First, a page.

March 18, 2013

Venable Defeats Non-Compete Injunction on Behalf of Employee; Court Finds Covenant Not to Compete Unenforceable

2 min

Los Angeles, CA (March 18, 2013) – Venable attorney Richard Frey won a denial of a temporary restraining order and preliminary injunction that would have enforced a non-compete covenant in the Superior Court of California, Los Angeles County, on behalf of his client, Robert Corenson.  Mr. Corenson previously owned Corenson & Associates and in 1998, USI of Southern California Insurance Services Inc. (USI) purchased the business and Mr. Corenson simultaneously joined USI as an employee.

The Stock Purchase Agreement between USI and Corenson & Associates contained a broad covenant not to compete with the intention of preventing Mr. Corenson from engaging in the insurance business for three years after the termination of his employment with USI.  The broad nature of the covenant, however, would have prevented Mr. Corenson from engaging in any business that provided services related to the services provided by USI. Corenson & Associates was primarily engaged in benefits insurance in contrast to the services provided by USI which included insurance, risk management, financial management, employee benefits, and asset management in several insurance categories.

Mr. Corenson terminated his employment with USI in January of 2013 and moved to Venbrook Insurance Services LLC at which point USI sought a temporary restraining order and preliminary injunction to enforce the covenant not to compete.  The court first denied the request for a temporary restraining order, and recently denied the request for a preliminary injunction. The court further declined to re-write the overly broad covenant to make it enforceable.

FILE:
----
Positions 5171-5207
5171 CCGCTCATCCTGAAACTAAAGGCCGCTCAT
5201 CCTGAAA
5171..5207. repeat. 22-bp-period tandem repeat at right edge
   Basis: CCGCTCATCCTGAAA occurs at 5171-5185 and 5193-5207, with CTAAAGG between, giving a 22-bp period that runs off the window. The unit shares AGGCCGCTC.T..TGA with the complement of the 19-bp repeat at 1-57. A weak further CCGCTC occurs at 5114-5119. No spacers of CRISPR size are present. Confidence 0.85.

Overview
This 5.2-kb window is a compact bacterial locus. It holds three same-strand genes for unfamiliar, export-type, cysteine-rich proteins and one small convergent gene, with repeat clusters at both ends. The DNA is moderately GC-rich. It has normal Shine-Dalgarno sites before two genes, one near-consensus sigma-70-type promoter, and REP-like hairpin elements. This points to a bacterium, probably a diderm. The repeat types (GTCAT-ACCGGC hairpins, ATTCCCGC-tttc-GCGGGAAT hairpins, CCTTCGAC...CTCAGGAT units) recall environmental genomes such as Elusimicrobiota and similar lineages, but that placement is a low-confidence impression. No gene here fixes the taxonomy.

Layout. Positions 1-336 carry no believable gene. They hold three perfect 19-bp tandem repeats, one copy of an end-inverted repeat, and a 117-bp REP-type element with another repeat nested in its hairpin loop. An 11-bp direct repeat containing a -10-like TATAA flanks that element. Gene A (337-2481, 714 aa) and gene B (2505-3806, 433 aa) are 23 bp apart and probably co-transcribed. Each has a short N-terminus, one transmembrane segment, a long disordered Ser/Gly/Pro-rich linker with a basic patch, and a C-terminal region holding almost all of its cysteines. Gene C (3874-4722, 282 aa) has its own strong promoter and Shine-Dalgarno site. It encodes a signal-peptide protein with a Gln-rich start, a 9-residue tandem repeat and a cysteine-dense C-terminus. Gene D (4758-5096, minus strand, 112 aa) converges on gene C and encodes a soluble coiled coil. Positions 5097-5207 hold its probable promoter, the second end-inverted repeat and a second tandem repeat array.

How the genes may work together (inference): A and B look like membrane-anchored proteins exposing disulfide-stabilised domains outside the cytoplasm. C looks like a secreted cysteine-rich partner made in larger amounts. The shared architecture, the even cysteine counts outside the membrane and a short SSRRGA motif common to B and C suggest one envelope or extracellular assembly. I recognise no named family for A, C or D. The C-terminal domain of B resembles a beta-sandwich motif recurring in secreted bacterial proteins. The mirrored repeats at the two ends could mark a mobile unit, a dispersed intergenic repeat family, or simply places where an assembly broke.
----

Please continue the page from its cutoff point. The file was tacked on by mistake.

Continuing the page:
“The Court made the right decision in this case,” said Richard Frey. “California law generally prohibits covenants not to compete but does allow them in connection with the sale of a business in order to protect the sold business’s goodwill and prevent the seller from competing with the business he sold while the buyer is carrying on a similar business. In this case, the court found that this covenant did not fit within those parameters because it improperly prevented Corenson from competing with the buyer’s business instead of preventing him from competing with the business he sold.” 

Mr. Frey is a partner in Venable’s Los Angeles office.

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